Purinergic Signalling in Parkinson’s Disease: A Multi-target System to Combat Neurodegeneration

Adrián Tóth, Zsófia Antal, Dániel Bereczki, Beáta Sperlágh

Research output: Contribution to journalArticle

2 Citations (Scopus)

Abstract

Parkinson’s disease (PD) is the second most common neurodegenerative disorder, characterized by progressive loss of dopaminergic neurons that results in characteristic motor and non-motor symptoms. l-3,4 dihydroxyphenylalanine (l-DOPA) is the gold standard therapy for the treatment of PD. However, long-term use of l-DOPA leads to side effects such as dyskinesias and motor fluctuation. Since purines have neurotransmitter and co-transmitter properties, the function of the purinergic system has been thoroughly studied in the nervous system. Adenosine and adenosine 5′-triphosphate (ATP) are modulators of dopaminergic neurotransmission, neuroinflammatory processes, oxidative stress, excitotoxicity and cell death via purinergic receptor subtypes. Aberrant purinergic receptor signalling can be either the cause or the result of numerous pathological conditions, including neurodegenerative disorders. Many data confirm the involvement of purinergic signalling pathways in PD. Modulation of purinergic receptor subtypes, the activity of ectonucleotidases and ATP transporters could be beneficial in the treatment of PD. We give a brief summary of the background of purinergic signalling focusing on its roles in PD. Possible targets for pharmacological treatment are highlighted.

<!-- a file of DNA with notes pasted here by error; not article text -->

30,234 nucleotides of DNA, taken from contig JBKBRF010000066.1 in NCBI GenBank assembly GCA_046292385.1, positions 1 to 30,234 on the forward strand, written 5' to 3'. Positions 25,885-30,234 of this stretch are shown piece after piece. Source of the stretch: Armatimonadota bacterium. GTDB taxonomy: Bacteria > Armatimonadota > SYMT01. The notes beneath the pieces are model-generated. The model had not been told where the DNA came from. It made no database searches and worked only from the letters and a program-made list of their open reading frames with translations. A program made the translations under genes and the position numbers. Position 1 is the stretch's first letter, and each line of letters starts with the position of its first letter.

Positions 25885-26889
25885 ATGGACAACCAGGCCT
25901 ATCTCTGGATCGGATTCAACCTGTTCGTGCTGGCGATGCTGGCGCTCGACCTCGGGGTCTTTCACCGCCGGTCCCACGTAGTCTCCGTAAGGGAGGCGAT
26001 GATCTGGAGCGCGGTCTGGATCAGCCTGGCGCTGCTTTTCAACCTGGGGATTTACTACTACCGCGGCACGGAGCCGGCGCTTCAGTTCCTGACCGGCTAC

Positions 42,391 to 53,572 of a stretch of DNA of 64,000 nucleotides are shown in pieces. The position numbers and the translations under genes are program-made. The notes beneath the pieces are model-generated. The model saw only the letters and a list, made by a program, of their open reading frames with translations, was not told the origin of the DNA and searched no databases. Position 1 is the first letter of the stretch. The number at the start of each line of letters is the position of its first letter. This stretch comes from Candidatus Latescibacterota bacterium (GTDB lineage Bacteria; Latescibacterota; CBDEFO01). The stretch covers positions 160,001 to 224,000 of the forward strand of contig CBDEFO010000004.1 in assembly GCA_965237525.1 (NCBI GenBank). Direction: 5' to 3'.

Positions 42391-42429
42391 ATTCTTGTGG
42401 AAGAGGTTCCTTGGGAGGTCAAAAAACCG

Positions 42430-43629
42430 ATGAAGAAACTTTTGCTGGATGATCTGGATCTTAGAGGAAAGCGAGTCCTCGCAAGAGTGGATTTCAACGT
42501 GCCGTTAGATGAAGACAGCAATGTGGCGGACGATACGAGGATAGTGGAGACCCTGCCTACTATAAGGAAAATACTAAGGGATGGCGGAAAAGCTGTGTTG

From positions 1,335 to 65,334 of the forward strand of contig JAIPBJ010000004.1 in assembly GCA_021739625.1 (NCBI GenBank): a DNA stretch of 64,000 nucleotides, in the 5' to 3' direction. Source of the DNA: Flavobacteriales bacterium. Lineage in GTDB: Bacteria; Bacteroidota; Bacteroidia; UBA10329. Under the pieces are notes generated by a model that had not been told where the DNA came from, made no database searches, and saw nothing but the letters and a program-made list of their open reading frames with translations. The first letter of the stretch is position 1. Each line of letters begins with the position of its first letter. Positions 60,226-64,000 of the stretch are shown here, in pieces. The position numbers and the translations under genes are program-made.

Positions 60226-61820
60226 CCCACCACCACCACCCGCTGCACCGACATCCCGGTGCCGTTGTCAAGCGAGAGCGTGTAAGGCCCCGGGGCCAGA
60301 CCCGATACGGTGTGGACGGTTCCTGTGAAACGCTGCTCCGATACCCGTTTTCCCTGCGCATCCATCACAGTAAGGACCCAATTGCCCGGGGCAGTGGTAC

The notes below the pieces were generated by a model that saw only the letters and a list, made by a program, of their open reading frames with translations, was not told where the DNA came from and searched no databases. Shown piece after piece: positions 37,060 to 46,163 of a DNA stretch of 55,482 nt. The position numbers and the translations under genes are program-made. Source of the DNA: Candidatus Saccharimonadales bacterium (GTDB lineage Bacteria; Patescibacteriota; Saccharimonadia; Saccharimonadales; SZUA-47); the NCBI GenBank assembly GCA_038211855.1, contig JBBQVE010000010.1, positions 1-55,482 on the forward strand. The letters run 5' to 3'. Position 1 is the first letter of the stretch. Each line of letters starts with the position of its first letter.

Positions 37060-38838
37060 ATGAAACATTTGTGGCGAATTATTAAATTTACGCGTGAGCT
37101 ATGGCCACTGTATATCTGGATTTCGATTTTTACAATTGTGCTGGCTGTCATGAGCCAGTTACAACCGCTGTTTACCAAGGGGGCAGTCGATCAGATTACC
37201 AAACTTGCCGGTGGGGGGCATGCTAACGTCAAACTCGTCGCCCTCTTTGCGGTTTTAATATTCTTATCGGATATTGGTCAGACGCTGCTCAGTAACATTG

Original languageEnglish
Pages (from-to)2413-2422
Number of pages10
JournalNeurochemical research
Volume44
Issue number10
DOIs
Publication statusPublished - Oct 1 2019

Keywords

  • ATP
  • Adenosine
  • Adenosine receptors
  • Parkinson’s disease
  • Purinergic receptors

ASJC Scopus subject areas

  • Biochemistry
  • Cellular and Molecular Neuroscience

Fingerprint Dive into the research topics of 'Purinergic Signalling in Parkinson’s Disease: A Multi-target System to Combat Neurodegeneration'. Together they form a unique fingerprint.

  • Cite this